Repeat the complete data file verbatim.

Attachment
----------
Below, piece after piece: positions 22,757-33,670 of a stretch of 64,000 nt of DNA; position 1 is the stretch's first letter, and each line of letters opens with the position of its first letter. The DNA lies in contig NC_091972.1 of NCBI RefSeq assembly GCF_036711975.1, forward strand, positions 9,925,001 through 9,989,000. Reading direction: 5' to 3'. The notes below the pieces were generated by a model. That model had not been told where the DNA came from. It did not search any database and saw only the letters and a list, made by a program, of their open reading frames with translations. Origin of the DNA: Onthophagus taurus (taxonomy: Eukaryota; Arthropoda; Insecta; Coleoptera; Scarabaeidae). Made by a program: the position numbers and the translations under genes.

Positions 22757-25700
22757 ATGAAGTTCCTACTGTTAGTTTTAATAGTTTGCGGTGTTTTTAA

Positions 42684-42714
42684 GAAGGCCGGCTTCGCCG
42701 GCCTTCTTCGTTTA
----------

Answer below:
Below, piece after piece: positions 22,757-33,670 of a stretch of 64,000 nt of DNA; position 1 is the stretch's first letter, and each line of letters opens with the position of its first letter. The DNA lies in contig NC_091972.1 of NCBI RefSeq assembly GCF_036711975.1, forward strand, positions 9,925,001 through 9,989,000. Reading direction: 5' to 3'. The notes below the pieces were generated by a model. That model had not been told where the DNA came from. It did not search any database and saw only the letters and a list, made by a program, of their open reading frames with translations. Origin of the DNA: Onthophagus taurus (taxonomy: Eukaryota; Arthropoda; Insecta; Coleoptera; Scarabaeidae). Made by a program: the position numbers and the translations under genes.

Positions 22757-25700
22757 ATGAAGTTCCTACTGTTAGTTTTAATAGTTTGCGGTGTTTTTAA

Positions 42684-42714
42684 GAAGGCCGGCTTCGCCG
42701 GCCTTCTTCGTTTA